Hong Kong Sunset

5 Unforgettable Things to Do on a Visa Run to Hong Kong

If you live and work in Mainland China, chances are high that you, or someone you know, has done a visa run to Hong Kong.

If you are that special someone who’s visa status requires you to leave the country every 60 days, you might as well have some fun while you are at it! Hong Kong is by far the easiest, and usually the cheapest, option to get out of the country and reset your visa. Flights are plentiful and we even had friends do a run in the morning and be back by dinner.  So speedy!

Though fast, those types of trips leaves you very little time to experience Hong Kong. So we took time off work for a long weekend, booked an apartment on airbnb, and got to researching how we could squeeze the most out or our short stay. This is what we came up with:


  1. Cable Car to Big Buddha

Big Buddha Collage

The proximity to the airport makes Big Buddha a great starting point for your Hong Kong adventures. A quick Google search will tell you what bus to take to the cable car station and you’re just a ticket purchase away from some stomach-dropping heights and beautiful views along the way. Yes, the cable car is pricey, but in the grand scheme of things for Hong Kong, the price is fair.

Cost: 3 hkd bus fare & 180 hkd for the cable car roundtrip (totally worth the price for the experience).


  1. Hike up to Victoria’s Peak

Hong Kong Skyline

Luckily our airbnb was near enough to the trailhead so all we had to do was head out the door and grab some water on the way! This was the most either of us had sweat in a long time and our legs were on fire most of the way up, but the view more than made up for it once on top.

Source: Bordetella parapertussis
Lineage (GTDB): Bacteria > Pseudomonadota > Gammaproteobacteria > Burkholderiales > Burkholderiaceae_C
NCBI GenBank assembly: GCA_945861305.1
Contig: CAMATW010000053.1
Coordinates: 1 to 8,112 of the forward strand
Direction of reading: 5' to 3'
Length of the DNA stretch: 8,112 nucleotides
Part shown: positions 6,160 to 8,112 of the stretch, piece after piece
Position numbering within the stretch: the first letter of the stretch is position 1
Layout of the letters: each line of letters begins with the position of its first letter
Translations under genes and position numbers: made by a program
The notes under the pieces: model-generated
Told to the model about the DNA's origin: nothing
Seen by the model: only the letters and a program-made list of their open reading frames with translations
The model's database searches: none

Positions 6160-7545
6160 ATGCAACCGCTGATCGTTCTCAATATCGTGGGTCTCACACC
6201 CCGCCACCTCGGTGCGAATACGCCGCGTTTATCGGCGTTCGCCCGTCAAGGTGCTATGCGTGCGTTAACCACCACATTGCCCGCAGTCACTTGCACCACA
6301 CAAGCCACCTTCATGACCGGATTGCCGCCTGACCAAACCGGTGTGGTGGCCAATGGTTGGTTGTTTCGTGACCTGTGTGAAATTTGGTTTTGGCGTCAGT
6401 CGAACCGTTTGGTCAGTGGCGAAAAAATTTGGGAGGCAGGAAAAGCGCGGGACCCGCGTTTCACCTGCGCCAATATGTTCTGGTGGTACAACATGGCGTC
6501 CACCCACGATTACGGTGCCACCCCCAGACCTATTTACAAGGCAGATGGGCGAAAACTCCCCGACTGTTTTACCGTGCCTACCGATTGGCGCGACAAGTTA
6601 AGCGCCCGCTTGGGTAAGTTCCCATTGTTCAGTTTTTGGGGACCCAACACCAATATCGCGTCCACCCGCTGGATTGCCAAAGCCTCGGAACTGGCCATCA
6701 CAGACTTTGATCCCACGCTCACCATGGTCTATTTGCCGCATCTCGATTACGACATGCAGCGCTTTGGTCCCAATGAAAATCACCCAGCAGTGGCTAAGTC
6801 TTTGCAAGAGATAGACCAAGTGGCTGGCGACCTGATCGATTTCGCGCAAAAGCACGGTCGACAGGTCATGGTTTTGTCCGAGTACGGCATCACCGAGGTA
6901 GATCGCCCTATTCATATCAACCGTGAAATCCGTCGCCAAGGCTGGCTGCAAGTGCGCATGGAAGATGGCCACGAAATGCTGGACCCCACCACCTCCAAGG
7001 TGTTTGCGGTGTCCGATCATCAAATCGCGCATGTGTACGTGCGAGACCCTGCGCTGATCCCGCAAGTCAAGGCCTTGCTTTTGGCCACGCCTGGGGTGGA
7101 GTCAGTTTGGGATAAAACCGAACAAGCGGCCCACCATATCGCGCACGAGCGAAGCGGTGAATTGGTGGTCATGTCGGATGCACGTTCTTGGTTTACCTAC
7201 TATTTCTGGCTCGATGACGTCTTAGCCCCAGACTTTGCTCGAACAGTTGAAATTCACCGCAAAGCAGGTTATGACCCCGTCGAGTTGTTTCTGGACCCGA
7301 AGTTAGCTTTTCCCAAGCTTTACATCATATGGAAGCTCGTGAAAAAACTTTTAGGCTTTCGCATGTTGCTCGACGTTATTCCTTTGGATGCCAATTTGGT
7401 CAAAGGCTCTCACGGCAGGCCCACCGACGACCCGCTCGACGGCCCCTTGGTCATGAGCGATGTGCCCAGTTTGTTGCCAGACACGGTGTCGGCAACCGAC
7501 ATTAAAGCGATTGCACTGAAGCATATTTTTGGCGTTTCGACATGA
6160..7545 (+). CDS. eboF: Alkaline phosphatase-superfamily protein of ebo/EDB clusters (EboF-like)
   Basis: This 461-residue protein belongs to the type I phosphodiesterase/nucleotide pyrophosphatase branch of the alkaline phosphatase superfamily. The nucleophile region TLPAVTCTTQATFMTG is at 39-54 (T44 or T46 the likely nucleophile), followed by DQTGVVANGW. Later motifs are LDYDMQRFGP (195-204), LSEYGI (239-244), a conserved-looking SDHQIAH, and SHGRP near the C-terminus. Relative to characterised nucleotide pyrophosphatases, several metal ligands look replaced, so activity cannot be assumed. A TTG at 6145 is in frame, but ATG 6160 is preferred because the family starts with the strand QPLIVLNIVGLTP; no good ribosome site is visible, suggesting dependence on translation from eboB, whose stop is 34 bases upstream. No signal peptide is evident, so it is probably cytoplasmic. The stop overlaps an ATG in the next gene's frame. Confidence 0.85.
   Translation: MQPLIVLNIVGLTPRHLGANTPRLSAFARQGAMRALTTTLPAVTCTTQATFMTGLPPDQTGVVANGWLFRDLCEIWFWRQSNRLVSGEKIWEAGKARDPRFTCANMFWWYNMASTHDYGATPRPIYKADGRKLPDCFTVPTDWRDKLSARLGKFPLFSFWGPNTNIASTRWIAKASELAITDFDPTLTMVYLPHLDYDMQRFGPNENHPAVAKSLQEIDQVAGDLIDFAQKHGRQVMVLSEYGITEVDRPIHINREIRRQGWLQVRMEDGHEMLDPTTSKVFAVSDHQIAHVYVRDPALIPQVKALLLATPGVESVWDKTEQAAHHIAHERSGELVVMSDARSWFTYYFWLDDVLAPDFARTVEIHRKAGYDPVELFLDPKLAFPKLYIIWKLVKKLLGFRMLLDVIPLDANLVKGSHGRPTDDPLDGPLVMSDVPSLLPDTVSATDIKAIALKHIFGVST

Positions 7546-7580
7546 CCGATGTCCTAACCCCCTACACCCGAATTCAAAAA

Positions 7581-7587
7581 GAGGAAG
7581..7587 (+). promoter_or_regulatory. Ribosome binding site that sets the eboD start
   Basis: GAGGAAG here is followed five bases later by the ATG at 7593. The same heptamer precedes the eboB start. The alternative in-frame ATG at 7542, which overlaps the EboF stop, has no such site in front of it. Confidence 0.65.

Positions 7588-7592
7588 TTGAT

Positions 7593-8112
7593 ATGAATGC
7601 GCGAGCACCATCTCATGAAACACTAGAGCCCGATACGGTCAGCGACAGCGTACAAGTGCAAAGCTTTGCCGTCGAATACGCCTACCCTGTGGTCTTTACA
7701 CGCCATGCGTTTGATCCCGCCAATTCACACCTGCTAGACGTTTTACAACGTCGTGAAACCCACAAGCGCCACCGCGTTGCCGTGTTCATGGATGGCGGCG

*Quick tip, Victoria’s Peak is not the observation deck where the railcar runs. This is the actual mountain peak. We did not know this and got a bit confused, so make sure you know the difference and plan accordingly. You can still walk from the observation platform up to the peak in about 20 minutes.

**The picture above is from the observation platform just fyi.

Cost: Free! However, we paid for an Uber back down the mountain…we were tired and it was getting late!


  1. Enjoy The Outdoors

Sai Kung, Hong Kong

HK has a stunning cityscape that blends the harbor, skyline, and the lush surrounding mountains into one amazing spectacle. Even with that being said, we were ready to escape the monster cities of China for a day. Originally we set out to find Sai Wan Beach, but for some reason or another the bus wasn’t running that day…after we had waited for 2 hours. So our quest stalled in the town of Sai Kung and we needed to come up with a plan B. Wifi and an ice cream cone from McDonalds later, we found that we could take a 30-minute ferry to Half Moon Bay on Sharp Island and soak up some sun. Turned out that that beach is a popular spot for Chinese tourists so after a quick dip we headed for the hills. If we had more time we would’ve gone the length of the island to explore the other beaches.

Cost: Bus ride round-trip to Sai Kung…we can’t remember!  Maybe in the 25 hkd range.

Ferry: 35 hkd/person round-trip


  1. Take the Harbor Ferry

Hong Kong Skyline

Cruising Victoria Harbor with the buildings all around is an unforgettable experience everyone should do when in Hong Kong.  Buildings seemingly rise up from the water on both sides, just be sure to bring your camera!  For reference, that peak with antennas on the top is Victoria Peak.

Cost: 3 hkd! So much cheaper than the metro, plus, you get breathtaking views on the cheap, what’s not to love?


  1. Experience The City at Night

Hong Kong Skyline

Hong Kong’s skyline completely transforms once the sun goes down. There is a light show every night at 8pm that utilizes building from all over the city. Throw in the rail cars passing by neon lit signs and you seriously have one of the most dazzling cityscapes you will ever see.

Cost: Free, just make your way to the water’s edge from either side of the harbor and enjoy the view.

Hong Kong is a aptly called “Asia’s World City” and we couldn’t agree more with that moniker.  There’s a multitude of different activities to fill your time with.  Whether you are on a strict budget or have “cash for days” on your next visa run, an unforgettable activity is just around the corner when you’re in Hong Kong.  We have been to Hong Kong multiple times and are still finding new adventures, what is your favorite thing to do in Hong Kong?






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